Ivory Coast has remained free of Ebola, although thousands have died in neighboring Guinea and Liberia. The Ivorian government was quick to launch an awareness campaign and its efforts seem to have paid off.
Ever since Madame Kra first heard about Ebola in the news, she only leaves her house in the capital Abidjan when absolutely necessary.
"They say the illness is fatal, that's why everyone keeps their distance," she says. A plastic bucket full of water stands on a table in her house, next to it are soap and a disinfectant that, according to the label, kills 99.9 percent of all bacteria. The yellow liquid can be found throughout the country, at every wash basin, at entrances to banks, offical buildings and supermarkets, and sometimes also between the mustard and ketchup on a restaurant table.
Madame Kra has impressed on her five children that they must not shake hands with anyone, even if that is considered rude. If friends invite them round, they should not eat anything. "You can't know if your friend is perhaps infected and passes it on to you. Death is everywhere here and everyone is afraid to die," she said.
Swift action saves lives
Life has changed in Ivory Coast because of Ebola, even though, so far, no one has become infected. The country borders on the west with Guinea and Liberia – together with Sierra Leone, the worst affected countries.
Since December 2013 some 11,000 people in West Africa have died from the virus. The World Health Organization (WHO) has admitted to shortcomings in the fight against Ebola. Faster, more effective help could have saved many lives. At the WHO's annual assembly this week in Geneva wide-ranging reforms were announced.
One thing can be said of the Ivorians at this time – they are being very careful. They avoid physical contact and pay great attention to hygiene. In churches and mosques, believers now bow after prayers rather than embrace one another as had been the custom. When the first cases of Ebola occurred in Guinea and Liberia almost 18 months ago, the Ivorian government was swift to react. Delegations made up of health experts and local politicians travelled everywhere, even to the most remote villages, to inform the population about the disease. From August 2014 planes from the affected countries were banned from landing in Ivory Coast and border crossings were closed.
Everywhere there are large posters with information about Ebola and how people can protect themselves. Information about the disease and free emergency phone numbers constantly roll across TV screens. At stations and other public places, there are improvised hand-washing facilities. Often it is also possible to have one's temperature checked. Many people are aware of the risks and regularly wash their hands, says Daniel Spalthoff who is responsible for water supply and sanitation with the UN's children's agency UNICEF. "It is highly probable that these measures have saved human lives," he told DW.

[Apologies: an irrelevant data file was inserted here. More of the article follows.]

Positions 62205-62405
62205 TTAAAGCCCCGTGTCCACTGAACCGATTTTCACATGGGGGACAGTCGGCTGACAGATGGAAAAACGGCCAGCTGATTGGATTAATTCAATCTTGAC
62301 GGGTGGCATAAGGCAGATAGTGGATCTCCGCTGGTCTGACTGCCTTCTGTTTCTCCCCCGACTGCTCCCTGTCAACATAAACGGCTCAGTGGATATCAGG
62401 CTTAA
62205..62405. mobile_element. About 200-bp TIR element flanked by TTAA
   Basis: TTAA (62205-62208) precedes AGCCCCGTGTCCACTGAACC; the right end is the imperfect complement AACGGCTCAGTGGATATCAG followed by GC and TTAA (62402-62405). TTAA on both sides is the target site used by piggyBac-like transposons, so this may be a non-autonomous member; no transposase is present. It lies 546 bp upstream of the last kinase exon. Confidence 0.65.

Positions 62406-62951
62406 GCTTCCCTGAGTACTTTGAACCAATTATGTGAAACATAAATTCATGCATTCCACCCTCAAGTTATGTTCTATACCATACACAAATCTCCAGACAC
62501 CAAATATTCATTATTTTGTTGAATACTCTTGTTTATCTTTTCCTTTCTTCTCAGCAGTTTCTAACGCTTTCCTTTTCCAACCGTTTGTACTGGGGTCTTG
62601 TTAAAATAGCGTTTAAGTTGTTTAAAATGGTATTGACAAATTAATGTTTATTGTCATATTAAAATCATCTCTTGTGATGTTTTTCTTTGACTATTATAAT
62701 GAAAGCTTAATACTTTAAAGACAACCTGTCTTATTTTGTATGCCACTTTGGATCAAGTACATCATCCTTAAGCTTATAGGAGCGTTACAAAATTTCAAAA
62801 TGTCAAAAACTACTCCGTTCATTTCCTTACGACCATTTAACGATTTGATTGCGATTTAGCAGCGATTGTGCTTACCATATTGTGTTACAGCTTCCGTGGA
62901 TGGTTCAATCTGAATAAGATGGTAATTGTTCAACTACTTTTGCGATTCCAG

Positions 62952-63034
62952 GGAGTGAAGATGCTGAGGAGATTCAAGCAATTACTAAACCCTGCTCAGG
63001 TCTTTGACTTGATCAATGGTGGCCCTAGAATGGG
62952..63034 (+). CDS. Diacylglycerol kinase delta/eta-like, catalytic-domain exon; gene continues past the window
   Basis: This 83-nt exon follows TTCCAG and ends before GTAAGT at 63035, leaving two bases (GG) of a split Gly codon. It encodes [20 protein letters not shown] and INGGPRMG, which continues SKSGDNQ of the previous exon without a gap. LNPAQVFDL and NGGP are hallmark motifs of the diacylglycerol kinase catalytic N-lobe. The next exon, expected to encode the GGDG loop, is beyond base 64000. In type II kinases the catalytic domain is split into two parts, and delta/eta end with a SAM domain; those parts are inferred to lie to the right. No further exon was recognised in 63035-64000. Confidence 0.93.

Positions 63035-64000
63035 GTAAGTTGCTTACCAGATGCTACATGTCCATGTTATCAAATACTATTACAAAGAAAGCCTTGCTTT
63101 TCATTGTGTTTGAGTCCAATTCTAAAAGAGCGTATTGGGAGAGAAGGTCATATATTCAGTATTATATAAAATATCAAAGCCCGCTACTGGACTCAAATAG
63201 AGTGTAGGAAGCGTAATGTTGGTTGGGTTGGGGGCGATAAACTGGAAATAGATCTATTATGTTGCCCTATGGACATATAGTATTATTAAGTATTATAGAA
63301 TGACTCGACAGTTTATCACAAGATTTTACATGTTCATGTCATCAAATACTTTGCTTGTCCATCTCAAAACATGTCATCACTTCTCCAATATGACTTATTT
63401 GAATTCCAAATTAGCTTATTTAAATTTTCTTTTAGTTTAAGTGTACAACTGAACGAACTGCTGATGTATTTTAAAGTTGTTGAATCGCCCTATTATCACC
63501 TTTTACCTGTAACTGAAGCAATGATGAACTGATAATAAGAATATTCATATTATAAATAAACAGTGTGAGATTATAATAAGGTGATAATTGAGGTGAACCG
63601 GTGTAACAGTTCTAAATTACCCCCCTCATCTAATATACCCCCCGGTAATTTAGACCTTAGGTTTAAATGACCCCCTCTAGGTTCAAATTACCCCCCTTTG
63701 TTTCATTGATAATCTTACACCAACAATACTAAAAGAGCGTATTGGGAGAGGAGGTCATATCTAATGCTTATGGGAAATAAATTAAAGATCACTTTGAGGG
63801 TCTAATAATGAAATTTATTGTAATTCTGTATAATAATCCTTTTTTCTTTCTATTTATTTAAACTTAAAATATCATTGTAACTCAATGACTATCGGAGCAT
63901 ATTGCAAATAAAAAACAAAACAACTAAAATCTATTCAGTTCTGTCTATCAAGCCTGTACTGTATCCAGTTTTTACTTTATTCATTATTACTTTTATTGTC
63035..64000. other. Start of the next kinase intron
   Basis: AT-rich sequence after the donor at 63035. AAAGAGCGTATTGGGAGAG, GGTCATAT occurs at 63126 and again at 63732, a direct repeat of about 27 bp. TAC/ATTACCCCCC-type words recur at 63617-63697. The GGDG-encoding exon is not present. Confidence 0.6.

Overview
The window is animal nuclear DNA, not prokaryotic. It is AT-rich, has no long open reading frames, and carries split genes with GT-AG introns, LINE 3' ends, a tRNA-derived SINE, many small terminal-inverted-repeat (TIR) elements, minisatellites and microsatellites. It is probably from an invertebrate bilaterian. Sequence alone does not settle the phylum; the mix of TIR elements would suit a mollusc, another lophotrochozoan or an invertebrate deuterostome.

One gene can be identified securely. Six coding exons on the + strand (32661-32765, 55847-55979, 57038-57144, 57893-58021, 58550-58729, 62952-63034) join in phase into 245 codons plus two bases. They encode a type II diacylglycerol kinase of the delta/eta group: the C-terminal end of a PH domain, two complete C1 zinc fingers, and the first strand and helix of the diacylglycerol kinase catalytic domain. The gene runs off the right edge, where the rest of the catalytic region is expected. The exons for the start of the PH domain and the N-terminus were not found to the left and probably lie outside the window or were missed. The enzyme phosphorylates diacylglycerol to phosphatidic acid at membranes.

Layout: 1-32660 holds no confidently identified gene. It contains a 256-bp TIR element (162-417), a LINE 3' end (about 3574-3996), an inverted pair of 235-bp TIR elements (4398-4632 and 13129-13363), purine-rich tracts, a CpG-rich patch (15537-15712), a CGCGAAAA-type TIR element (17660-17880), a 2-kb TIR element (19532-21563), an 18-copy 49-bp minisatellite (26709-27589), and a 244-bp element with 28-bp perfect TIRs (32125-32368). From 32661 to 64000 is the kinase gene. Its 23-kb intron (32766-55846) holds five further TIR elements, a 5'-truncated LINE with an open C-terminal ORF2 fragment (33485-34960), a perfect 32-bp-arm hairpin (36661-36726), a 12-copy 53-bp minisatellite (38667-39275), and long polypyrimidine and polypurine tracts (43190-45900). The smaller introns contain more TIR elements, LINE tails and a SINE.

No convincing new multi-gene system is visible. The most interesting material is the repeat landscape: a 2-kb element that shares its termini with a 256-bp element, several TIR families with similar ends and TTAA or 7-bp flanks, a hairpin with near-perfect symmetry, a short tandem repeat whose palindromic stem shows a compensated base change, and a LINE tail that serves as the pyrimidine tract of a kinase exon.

Since the outbreak of the epidemic, the hunting of wild animals, as well as the sale and consumption of their flesh has been banned. Anyone breaking this rule can expect to pay a hefty fine or may even get a prison sentence.
Mori Toure is a tour guide and driver in Abidjan. He recently witnessed a raid at a restaurant.
"Police searched the fridges and looked in all the cooking pots to see what was being prepared," he said. Like many Ivorians, Toure now eats no meat at all, not even chicken or beef. Instead, his wife cooks fish and lots of vegetables. The couple currently keep visits to family and friends to a minimum.
A ringing reminder to ‘Stop Ebola'
Last summer, well-known Ivorian blogger Israel Yoroba posted a song against Ebola on the Internet. The video clip shows photos of quarantine stations in Ebola-affected regions, with patients attached to a drip and helpers wearing protective clothing. A young man runs through the streets of Abidjan. "If Ebola gets you," he sings "you get a fever and start to bleed." The song text tells people to take care as the virus is very dangerous and can kill, and everyone needs to be informed. For the 33-year-old Yoroba, music is an effective way of reaching as many people as possible.
He took the text from a health ministry information leaflet. "It's not only the state that needs to act. Ebola affects the whole country and I wanted to do something to support our government's awareness campaign," Yoroba said. A large Ivorian mobile phone provider now offers the song as a ring tone for free. Between three and four million people now hear the message "Stop Ebola" every time they get a call.